Ceravolo has denied knowing he was named in the lawsuit. This is weird to me. How do you not know you are a part of a mutli-million dollar lawsuit involving you and your employer? As a party to a lawsuit, I would think one must be served papers informing them of a suit against them. Ceravolo also told the Daily News that there was "absolutely not" a prior connection between Hayes and Smith. He said it was just "a case of being in the wrong place at the wrong time. It’s just a coincidence. New Orleans is a big small town."
Why is Ceravolo stating so emphatically that he didn't know about his role in the lawsuit or that Smith and Hayes couldn’t have known each other? The Washington Post reported Sunday that Hayes had in fact worked security for the Saints organization during the same time Smith was on the team. NOPD Superintendent Harrison also said there was no evidence to suggest they had known each other. But inquiring minds can wonder, with so few degrees of separation, couldn't they have possibly known each other?
Once considered one of Louisiana’s top 50 high school football prospects, Hayes played for Warren Easton High School. After Hurricane Katrina and the shooting death of his father, it appears Hayes never played in college, instead playing for the local development team Crescent City Kings as recently as last year. Hayes’ close relationship to the New Orleans football community makes me think it would be impossible for him to not at least know who Will Smith was when he approached Smith’s Mercedes.
Another New Orleans football standout, Tyrann Mathieu tweeted, "I know that dude, he been a hating ass coward. Never knew he’d grow up to be a killer tho…May you get what you deserve coward." Judgments aside, this whole situation shines a sad spotlight on the never-ending cycle of violence in New Orleans. A talented athlete survived Katrina to have his schizophrenic father murdered by police (watch the video posted by Travers Mackel, it was murder, not self defense), and later succumbed to the pressure of the streets by shooting another human being dead.
Despite Louisiana locking up more citizens than any state in the US, which locks up more citizens than any other country in the world, this state still boasts the highest crime and violence rate in the country. According to the Times Picayune, 1 in 86 adults in Louisiana are behind bars. This is twice the national average. 1 in 14 black New Orleanians are behind bars and 1 in 7 are either in prison, on parole, or probation.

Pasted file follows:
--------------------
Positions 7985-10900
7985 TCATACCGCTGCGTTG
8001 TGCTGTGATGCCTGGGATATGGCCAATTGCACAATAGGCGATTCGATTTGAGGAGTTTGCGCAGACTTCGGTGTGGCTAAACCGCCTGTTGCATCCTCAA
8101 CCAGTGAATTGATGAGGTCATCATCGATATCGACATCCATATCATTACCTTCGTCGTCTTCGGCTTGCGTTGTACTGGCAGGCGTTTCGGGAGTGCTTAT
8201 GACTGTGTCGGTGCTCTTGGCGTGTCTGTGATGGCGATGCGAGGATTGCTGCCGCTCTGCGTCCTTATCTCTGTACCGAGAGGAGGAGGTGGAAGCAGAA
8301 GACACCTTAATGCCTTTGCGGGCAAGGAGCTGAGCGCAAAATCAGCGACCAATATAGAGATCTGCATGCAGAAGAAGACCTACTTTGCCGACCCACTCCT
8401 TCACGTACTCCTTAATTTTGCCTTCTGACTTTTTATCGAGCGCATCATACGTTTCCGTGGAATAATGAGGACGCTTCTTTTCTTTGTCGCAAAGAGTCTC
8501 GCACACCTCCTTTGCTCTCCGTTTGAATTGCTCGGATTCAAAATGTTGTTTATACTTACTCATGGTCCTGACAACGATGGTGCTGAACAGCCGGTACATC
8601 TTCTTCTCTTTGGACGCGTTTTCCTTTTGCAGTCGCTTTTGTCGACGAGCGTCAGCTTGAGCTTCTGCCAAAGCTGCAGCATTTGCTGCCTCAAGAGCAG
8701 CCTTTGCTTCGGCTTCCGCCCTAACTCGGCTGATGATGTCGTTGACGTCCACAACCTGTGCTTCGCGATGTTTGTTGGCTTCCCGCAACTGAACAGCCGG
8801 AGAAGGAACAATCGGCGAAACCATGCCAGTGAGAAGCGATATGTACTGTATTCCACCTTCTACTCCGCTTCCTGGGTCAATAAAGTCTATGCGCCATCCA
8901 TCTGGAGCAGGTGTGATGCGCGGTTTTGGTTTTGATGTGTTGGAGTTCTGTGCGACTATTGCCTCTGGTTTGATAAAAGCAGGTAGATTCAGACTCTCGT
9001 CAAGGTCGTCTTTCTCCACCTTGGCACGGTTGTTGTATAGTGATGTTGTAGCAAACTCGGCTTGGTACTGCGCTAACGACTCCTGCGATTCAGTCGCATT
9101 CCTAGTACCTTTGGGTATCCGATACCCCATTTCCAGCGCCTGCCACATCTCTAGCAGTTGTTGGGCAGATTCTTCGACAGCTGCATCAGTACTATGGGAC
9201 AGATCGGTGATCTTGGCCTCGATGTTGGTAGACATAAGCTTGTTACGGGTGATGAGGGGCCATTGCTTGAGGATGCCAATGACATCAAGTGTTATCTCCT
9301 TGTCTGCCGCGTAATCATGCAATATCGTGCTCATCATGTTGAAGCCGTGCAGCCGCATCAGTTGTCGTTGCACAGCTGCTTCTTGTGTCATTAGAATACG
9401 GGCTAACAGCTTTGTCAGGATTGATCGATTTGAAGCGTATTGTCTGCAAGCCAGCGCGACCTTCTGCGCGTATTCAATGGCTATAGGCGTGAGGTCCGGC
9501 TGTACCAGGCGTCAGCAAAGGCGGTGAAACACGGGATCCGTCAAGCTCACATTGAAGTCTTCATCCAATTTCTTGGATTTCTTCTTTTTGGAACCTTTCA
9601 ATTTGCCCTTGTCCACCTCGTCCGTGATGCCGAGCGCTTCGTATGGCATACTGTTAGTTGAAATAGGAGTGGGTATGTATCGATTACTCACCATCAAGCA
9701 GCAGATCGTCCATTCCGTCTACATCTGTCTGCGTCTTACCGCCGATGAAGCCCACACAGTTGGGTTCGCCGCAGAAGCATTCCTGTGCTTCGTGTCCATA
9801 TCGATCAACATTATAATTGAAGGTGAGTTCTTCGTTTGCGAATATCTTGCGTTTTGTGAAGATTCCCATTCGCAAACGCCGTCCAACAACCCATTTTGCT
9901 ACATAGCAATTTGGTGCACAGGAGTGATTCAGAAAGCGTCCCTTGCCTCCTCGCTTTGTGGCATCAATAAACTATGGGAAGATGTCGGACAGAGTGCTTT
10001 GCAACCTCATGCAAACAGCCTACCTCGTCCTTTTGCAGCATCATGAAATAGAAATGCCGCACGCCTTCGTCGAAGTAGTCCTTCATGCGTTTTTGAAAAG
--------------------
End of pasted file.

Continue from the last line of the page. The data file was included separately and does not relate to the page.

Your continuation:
No matter what we end up finding out in this investigation, one man is probably going to prison for life without parole, another is dead from gun violence, and a wife with three children will join the thousands of other Louisiana families living without their father. Mathieu offered some of the best insight into New Orleans gun violence.
"Until y’all get them crooks out of office and until y’all give these kids something constructive to do, the violence will continue to grow!" Mathieu wrote. "They can’t go to parks like I was able to, because the grass ain’t cut & the rims have no nets nor do they even have rims. The budgets cutting into education, recreation and everything else that is VITAL to a kid having success. Not to mention half of their fathers are in prison. So this isn’t coming from an angry place but from a person who has made it out!"
"All they have is music to influence them, and if you listen closely to music now a days, it’s brainwashing them to believe drugs and killing are the cool thing to do which is why I’m dropping an album… Cause that s–t ain’t cool, cool is being a father and being able to provide. Cool is facing adversity and having GOD having a place in your heart and world. Cool is handling things like men not like cowards. I’m at peace… I’m going to church to pray for all y’all."
New Orleans has a violent crime problem. Praying can certainly help, but we need much more than that to curb the violence that has been growing here for decades. It’s time we treat the disease (lack of access to proper education, housing, social services, and positive paternal mentoring, etc.), instead of the symptoms (commit a crime/go to jail). We shouldn’t have to lose a Saint to gain compassion, understanding, and stewardship for our sinners.